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Microsoft Removes Windows Journal Due to Security Flaws

Microsoft has decided to remove the Windows Journal application from its operating systems due to the discovery of several vulnerabilities that can be exploited through specially crafted Journal files.

Microsoft has decided to remove the Windows Journal application from its operating systems due to the discovery of several vulnerabilities that can be exploited through specially crafted Journal files.

Windows Journal is a note-taking application available in Windows versions from XP Tablet PC Edition through Windows 10. Notes and drawings created with the app are saved in .jnt files.

Over the past few years, researchers from various companies discovered roughly a dozen denial-of-service (DoS) and remote code execution vulnerabilities in Windows Journal.

The most recent issue was reported to Microsoft last month by Fortinet researcher Honggang Ren. The flaw identified by the expert is a heap overflow that can cause the application to crash. Fortinet published a blog post last week detailing the vulnerability.

Microsoft has not released a patch for the vulnerability found by the Fortinet researcher as it has decided to remove the component altogether. The update that removes Journal from Windows 7, 8, 8.1 and 10 is KB3161102, which the company first announced last month.

“The file format that’s used by Windows Journal (Journal Note File, or JNT) has been demonstrated to be susceptible to many security exploits,” Microsoft explained.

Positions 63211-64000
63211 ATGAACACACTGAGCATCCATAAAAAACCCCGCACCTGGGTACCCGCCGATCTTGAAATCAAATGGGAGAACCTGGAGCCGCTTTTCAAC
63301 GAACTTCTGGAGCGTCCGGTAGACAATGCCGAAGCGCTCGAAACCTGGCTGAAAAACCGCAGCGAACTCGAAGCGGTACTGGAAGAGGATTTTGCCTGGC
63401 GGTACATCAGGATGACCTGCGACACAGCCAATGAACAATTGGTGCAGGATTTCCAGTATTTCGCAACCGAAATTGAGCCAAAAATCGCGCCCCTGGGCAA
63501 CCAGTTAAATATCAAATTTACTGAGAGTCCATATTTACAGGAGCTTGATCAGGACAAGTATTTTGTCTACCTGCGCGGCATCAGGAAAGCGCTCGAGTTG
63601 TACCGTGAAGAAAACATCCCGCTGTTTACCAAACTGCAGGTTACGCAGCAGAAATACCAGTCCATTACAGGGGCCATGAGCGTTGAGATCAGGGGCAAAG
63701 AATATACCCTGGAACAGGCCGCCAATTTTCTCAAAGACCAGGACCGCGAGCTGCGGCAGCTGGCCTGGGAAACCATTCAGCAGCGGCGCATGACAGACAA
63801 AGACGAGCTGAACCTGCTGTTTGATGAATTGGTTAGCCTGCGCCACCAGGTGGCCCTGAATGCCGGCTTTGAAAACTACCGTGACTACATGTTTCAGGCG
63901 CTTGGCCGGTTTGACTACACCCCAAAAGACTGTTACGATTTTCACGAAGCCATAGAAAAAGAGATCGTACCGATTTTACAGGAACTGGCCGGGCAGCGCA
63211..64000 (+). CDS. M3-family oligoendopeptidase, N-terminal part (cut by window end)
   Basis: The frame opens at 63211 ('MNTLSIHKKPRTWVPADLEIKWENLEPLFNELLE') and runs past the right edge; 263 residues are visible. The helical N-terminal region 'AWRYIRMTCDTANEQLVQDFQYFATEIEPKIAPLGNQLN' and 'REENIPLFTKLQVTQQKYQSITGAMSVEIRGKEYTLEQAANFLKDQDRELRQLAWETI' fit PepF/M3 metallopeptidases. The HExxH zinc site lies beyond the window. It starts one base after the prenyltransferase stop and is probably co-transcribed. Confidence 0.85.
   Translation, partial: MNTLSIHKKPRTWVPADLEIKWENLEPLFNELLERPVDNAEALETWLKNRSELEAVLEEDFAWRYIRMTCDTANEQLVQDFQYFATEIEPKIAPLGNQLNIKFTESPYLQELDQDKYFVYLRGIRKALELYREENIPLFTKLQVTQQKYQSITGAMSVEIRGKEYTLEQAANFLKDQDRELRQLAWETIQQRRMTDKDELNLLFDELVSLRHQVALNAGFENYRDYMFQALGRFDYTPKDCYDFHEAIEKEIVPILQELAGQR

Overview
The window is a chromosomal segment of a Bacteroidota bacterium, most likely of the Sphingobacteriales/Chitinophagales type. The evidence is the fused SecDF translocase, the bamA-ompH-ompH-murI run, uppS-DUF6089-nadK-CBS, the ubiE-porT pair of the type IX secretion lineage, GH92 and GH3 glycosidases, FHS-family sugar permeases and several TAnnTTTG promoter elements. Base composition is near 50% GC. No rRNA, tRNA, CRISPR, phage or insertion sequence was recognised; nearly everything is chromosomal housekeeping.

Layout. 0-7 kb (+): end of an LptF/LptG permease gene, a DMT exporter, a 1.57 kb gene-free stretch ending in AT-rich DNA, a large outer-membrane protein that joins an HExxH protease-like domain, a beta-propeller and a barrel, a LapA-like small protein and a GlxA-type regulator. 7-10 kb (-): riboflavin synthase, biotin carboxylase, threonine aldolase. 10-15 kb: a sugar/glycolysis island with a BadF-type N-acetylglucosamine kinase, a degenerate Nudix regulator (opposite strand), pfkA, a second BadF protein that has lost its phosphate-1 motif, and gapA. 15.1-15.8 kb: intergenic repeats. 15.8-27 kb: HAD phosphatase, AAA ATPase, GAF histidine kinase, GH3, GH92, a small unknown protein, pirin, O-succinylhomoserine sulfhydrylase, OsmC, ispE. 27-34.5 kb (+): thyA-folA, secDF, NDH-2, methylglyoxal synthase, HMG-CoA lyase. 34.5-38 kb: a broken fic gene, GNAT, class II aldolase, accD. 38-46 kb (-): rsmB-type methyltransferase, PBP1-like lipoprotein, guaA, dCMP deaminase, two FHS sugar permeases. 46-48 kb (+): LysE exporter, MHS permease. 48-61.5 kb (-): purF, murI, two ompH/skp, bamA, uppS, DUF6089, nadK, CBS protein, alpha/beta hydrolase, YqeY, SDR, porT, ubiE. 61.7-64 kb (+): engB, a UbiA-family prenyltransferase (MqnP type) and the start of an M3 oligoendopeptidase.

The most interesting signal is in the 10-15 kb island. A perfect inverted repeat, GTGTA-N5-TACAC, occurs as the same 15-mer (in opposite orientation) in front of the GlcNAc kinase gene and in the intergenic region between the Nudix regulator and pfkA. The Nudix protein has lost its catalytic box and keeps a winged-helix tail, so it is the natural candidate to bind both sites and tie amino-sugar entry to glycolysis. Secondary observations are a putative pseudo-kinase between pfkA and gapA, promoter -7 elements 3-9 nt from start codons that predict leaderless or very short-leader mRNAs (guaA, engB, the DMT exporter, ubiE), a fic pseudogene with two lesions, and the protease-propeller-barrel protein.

The company has advised customers to migrate to OneNote, but users who depend on Journal can install it separately after they apply KB3161102. Those who want to continue using the app will be shown a security alert whenever they attempt to open Journal Note (JNT) or Journal Template (JTP) files.

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Two memory corruption vulnerabilities have been resolved in Journal this year, including CVE-2016-0182, reported independently by Jason Kratzer and Bingchang Liu, and CVE-2016-0038, discovered by Rohit Mothe.

Microsoft informed customers this month that it has addressed an Internet Explorer/Edge vulnerability exploited in the wild. Experts revealed that the flaw had been leveraged in major malvertising campaigns since at least 2014.

Related: Microsoft Patches Browser Vulnerability Exploited in Attacks

Related: Microsoft Patches Flaw Related to “Malicious Butler” Attack

Related: Microsoft Patches Flaws in Windows, Office, Browsers

Written By

Eduard Kovacs (@EduardKovacs) is a contributing editor at SecurityWeek. He worked as a high school IT teacher for two years before starting a career in journalism as Softpedia’s security news reporter. Eduard holds a bachelor’s degree in industrial informatics and a master’s degree in computer techniques applied in electrical engineering.

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